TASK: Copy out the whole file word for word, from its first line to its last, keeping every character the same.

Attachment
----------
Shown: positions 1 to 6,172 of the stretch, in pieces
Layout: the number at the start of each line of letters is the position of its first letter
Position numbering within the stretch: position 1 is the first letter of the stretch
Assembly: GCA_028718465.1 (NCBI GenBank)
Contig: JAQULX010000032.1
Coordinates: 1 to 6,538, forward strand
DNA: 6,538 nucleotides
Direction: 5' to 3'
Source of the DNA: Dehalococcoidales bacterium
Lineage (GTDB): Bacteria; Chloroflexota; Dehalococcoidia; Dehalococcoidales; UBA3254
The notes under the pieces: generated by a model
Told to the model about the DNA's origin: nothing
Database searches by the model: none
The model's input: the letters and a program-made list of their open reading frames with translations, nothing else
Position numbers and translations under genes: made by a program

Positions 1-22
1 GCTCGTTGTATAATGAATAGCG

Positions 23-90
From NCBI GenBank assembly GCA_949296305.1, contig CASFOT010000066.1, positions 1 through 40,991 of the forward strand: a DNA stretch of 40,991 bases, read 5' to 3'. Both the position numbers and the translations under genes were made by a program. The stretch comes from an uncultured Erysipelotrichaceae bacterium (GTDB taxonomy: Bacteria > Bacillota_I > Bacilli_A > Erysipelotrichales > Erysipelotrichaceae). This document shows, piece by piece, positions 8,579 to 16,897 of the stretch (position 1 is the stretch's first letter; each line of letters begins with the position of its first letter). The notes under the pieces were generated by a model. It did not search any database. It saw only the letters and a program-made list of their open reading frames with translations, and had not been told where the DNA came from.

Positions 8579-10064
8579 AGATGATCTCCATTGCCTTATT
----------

Shown: positions 1 to 6,172 of the stretch, in pieces
Layout: the number at the start of each line of letters is the position of its first letter
Position numbering within the stretch: position 1 is the first letter of the stretch
Assembly: GCA_028718465.1 (NCBI GenBank)
Contig: JAQULX010000032.1
Coordinates: 1 to 6,538, forward strand
DNA: 6,538 nucleotides
Direction: 5' to 3'
Source of the DNA: Dehalococcoidales bacterium
Lineage (GTDB): Bacteria; Chloroflexota; Dehalococcoidia; Dehalococcoidales; UBA3254
The notes under the pieces: generated by a model
Told to the model about the DNA's origin: nothing
Database searches by the model: none
The model's input: the letters and a program-made list of their open reading frames with translations, nothing else
Position numbers and translations under genes: made by a program

Positions 1-22
1 GCTCGTTGTATAATGAATAGCG

Positions 23-90
From NCBI GenBank assembly GCA_949296305.1, contig CASFOT010000066.1, positions 1 through 40,991 of the forward strand: a DNA stretch of 40,991 bases, read 5' to 3'. Both the position numbers and the translations under genes were made by a program. The stretch comes from an uncultured Erysipelotrichaceae bacterium (GTDB taxonomy: Bacteria > Bacillota_I > Bacilli_A > Erysipelotrichales > Erysipelotrichaceae). This document shows, piece by piece, positions 8,579 to 16,897 of the stretch (position 1 is the stretch's first letter; each line of letters begins with the position of its first letter). The notes under the pieces were generated by a model. It did not search any database. It saw only the letters and a program-made list of their open reading frames with translations, and had not been told where the DNA came from.

Positions 8579-10064
8579 AGATGATCTCCATTGCCTTATT